(Bloomberg) -- Charles Schwab Corp. fell the most in more than two years after first-quarter profit and revenue missed analysts’ estimates.
For the three months ended in March, adjusted earnings per share came in at 77 cents, the Westlake, Texas-based company said in a statement Monday. That fell short of the 84-cent estimate of analysts surveyed by Bloomberg.
Customers placed 6.58 million daily average trades in the first quarter, a decline of 22% from the year-ago period, which included a surge in trading activity across the industry, amid the investor rush into meme stocks. Net revenue of $4.7 billion also came in slightly below consensus estimates of $4.8 billion.
Schwab slid 9.4% to $74.99 at 10:52 a.m. in New York, extending this year’s decline to 11%.
Retail trading has surged in recent years after brokers including Schwab cut commissions to zero and market swings during the pandemic created hordes of new at-home investors. But the most frenzied activity has abated: about 17% of U.S. equity trading volume came from retail investors by early March, down from a peak of 24% in the first quarter of 2021, according to estimates from Bloomberg Intelligence analysts Jackson Gutenplan and Larry Tabb.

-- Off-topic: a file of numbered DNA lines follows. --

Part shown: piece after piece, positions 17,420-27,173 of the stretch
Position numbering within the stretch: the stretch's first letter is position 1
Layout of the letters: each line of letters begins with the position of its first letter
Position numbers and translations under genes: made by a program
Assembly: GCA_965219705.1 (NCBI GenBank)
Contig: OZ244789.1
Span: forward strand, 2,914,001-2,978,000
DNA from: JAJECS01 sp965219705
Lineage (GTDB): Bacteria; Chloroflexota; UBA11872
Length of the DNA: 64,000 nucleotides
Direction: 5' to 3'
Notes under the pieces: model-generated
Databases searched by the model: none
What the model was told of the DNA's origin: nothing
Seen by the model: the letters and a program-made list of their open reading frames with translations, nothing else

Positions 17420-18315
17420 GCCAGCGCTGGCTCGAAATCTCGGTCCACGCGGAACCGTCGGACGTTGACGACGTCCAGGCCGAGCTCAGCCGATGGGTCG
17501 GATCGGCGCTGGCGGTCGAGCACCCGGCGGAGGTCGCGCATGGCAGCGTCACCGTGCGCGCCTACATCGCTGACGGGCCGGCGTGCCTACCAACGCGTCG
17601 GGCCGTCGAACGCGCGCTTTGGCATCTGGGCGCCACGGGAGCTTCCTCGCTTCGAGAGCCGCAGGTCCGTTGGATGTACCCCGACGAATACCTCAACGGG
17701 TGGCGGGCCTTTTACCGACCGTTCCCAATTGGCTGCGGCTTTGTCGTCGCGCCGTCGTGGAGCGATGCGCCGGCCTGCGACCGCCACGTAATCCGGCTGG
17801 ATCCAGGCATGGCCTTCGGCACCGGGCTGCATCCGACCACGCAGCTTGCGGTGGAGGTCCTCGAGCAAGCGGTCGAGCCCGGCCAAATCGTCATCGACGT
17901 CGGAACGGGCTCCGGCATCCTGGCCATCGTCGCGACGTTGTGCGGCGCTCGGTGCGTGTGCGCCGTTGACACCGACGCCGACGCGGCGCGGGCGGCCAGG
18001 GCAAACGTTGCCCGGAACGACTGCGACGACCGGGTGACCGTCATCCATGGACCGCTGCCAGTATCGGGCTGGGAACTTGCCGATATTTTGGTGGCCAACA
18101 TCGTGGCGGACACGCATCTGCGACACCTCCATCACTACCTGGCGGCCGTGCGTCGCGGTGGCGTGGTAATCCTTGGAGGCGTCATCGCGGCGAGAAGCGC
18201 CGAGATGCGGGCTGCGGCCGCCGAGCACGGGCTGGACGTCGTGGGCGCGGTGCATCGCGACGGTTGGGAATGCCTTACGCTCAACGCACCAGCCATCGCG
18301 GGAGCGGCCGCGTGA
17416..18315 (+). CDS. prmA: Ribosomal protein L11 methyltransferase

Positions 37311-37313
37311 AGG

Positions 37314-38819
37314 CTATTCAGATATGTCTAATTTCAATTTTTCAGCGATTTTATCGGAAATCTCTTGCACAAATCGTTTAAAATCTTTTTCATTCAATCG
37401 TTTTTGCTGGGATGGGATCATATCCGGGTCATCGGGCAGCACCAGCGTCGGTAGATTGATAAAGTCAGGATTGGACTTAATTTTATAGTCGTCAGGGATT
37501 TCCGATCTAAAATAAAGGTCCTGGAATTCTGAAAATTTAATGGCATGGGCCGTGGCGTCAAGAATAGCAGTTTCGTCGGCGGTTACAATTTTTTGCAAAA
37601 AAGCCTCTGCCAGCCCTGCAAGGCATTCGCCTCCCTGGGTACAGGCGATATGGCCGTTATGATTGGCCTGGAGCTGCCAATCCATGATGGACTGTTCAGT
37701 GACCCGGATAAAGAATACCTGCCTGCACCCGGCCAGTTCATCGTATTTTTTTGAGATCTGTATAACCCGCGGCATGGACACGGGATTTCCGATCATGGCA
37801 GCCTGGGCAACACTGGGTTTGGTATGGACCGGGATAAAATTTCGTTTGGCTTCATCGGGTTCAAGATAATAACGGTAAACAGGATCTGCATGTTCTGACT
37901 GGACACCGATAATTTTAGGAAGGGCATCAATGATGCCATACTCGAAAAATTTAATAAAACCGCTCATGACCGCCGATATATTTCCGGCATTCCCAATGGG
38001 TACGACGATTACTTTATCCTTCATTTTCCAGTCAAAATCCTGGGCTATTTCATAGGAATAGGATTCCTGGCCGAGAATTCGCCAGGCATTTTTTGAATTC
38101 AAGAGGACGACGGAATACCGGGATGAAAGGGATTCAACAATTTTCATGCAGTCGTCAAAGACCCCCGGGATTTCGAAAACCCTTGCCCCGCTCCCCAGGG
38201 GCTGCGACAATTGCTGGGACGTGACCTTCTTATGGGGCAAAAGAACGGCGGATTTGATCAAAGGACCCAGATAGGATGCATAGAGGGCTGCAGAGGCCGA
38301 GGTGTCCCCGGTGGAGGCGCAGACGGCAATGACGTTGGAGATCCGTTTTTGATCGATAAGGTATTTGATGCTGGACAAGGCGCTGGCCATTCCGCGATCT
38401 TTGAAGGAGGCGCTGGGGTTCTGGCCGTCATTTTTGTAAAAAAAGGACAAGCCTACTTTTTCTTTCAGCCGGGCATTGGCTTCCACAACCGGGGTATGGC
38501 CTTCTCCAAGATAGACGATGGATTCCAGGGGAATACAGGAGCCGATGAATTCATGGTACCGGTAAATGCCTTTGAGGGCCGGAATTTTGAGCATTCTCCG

Clients faced “a complex set of crosscurrents” including rising inflation, geopolitical turmoil, increased volatility and Federal Reserve tightening, said Schwab’s Chief Executive Officer Walt Bettinger in the statement.
(Updates with share drop in the first paragraph.)
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